Small Game Hunting Restrictions
by Carrie Wilson
Question: What is the reasoning for not allowing small game (squirrel and rabbit) hunting in the Sacramento River National Wildlife Refuge units? The California squirrel hunting map indicates that the entire north state is an open squirrel zone and the California Department of Fish and Wildlife (CDFW) website does not say anything about not being able to hunt these areas. There is a list of “huntable” game at www.fws.com, but it does not say what you cannot hunt in those units. It is very confusing. (Trevor)
Answer: Although much of northern California is seasonally open to squirrel hunting, there may be areas that are either closed or have additional restrictions. California Code of Regulations Title 14, section 552(a)(6) refers to the Sacramento River National Wildlife Refuge and lists the species for which take is allowed. These species include goose, duck, coot, moorhen, dove, snipe, turkey, pheasant, quail, deer and wild pig from Sept. 1 to March 15. Section 552(a)(6) goes on to clarify that “…hunting of all other species is prohibited…” For additional information, please refer to page 49 of the 2017-2018 Waterfowl and Upland Game regulations booklet or the U.S. Fish and Wildlife Service website.
OK to Transport Crayfish?
Question: Can crayfish be caught in one lake and transported to another lake? Can they be frozen and used for bait later? (Raleigh)
Answer: Yes, for the most part, provided the crayfish were legally caught.
Crayfish are a freshwater crustacean, and legally acquired and possessed crustaceans can be used for bait in almost all inland waters in California (CCR Title 14, section 4.00).
There are regulations governing the method of take. Crayfish may be taken only by hand, hook and line, dip net or with traps not over three feet in greatest dimension. Any other species taken need to be returned to the water immediately. Traps need not be closely attended. Crayfish can be caught year-round, and there is no bag limit on them. (CCR Title 14, section 5.35).
There are special protections in place to safeguard the Shasta crayfish, California’s only native crayfish and an endangered species that lives in the northeastern part of the state. There are restrictions on catching crayfish and using them for bait on parts of the Fall River, Pit River and Hat Creek, for example (CCR Title 14, sections 4.30(c) and 5.35).
There are also special laws and rules in place throughout the state to prevent the spread of Quagga and Zebra mussel infestations. The use of crayfish caught in contaminated water for bait may not be prohibited, but it is illegal to move adult or larval Quagga and Zebra mussels from infested waters.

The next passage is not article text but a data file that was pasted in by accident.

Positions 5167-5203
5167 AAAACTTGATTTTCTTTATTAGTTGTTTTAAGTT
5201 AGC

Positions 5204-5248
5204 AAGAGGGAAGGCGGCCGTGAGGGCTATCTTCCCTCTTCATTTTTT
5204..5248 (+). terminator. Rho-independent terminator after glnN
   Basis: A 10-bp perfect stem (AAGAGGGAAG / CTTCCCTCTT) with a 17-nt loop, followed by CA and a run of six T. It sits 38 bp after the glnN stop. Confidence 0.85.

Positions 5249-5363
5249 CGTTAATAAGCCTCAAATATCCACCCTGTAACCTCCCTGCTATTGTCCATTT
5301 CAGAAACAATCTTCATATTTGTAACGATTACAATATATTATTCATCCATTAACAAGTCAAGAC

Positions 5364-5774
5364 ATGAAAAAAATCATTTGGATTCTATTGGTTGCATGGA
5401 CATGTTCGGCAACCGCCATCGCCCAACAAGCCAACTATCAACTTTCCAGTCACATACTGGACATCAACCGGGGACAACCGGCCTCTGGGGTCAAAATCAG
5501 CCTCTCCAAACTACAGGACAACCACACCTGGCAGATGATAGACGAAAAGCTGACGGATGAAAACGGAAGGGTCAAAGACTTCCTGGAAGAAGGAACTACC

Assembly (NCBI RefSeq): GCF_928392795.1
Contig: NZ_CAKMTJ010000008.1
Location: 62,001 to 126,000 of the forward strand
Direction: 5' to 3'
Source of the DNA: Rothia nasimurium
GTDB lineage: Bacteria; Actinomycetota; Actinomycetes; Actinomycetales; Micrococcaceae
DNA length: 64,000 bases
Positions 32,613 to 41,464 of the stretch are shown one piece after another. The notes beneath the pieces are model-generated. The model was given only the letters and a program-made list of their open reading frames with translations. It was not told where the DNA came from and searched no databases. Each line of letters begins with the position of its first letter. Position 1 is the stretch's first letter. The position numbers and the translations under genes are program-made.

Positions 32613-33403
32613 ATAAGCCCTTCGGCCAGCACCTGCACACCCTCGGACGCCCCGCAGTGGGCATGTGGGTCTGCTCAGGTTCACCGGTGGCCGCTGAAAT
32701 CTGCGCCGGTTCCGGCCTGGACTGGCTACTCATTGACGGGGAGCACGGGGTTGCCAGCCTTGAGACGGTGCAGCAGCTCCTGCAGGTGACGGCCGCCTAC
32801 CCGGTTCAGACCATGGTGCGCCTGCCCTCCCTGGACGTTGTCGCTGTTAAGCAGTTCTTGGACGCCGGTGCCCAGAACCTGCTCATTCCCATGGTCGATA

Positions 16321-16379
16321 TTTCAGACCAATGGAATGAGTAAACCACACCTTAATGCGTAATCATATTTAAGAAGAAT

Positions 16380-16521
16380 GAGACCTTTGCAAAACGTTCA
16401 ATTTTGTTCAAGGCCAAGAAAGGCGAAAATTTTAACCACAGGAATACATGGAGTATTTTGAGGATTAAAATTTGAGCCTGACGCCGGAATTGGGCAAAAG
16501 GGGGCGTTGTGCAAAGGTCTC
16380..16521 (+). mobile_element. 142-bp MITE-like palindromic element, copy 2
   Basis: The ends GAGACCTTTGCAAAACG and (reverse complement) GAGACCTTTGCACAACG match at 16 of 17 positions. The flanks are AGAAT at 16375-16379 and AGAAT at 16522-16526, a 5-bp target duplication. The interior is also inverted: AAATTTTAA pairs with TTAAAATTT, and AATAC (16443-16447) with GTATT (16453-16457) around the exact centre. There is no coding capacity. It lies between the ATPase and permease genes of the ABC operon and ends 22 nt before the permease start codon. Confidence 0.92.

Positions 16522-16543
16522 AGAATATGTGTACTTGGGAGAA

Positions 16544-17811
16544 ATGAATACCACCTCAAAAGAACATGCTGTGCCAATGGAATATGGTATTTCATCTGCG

Is It Illegal for a Minor to Sell his Catch to the Neighbors?
Question: Before I throw cold water on a neighborhood kid’s moneymaking scheme, please advise me if what he is doing is legal. He regularly fishes in Half Moon Bay and is advertising through email to sell the catch to neighbors on an ongoing basis, depending on what he catches. I suspect that he needs a commercial fishing license to engage in this commerce, but I don’t have the regulations to back up my belief. What does such a license entail, by the way? (Anonymous)
Answer: Where to start! What that young person is doing is illegal – likely on many different fronts.
First and foremost, it is unlawful to sell or purchase any sport-caught fish or amphibians taken in the waters of California (Fish and Game Code, section 7121).
A commercial fishing license is required for any resident 16 years of age or older to take fish for commercial purposes or otherwise contribute materially to the activities onboard a commercial fishing vessel (FGC, section 7850).
Furthermore, there is a whole host of additional permits, licenses and stamps required of commercial fishermen depending on where they fish, how they fish and what they fish for. You can see a complete listing of descriptions and fees at the CDFW website.
Additionally, there are regulations for commercial take that often involve different seasons and size limits than what is required of recreational anglers.
These commercially caught fish then have to be “landed” by a licensed receiver before they are sold (FGC, section 8033).
As you can see, it’s no simple undertaking to be a commercial fisherman in California, but these regulations are meant to help conserve the state’s fisheries. The illegal activities you’ve described need to stop. If the individual does not stop, please call our CalTIP number (888-334-CalTIP) so that our wildlife officers can educate this young person.
Carrie Wilson is a marine environmental scientist with the California Department of Fish and Wildlife. While she cannot personally answer everyone’s questions, she will select a few to answer each week in this column. Please contact her at CalOutdoors@wildlife.ca.gov.
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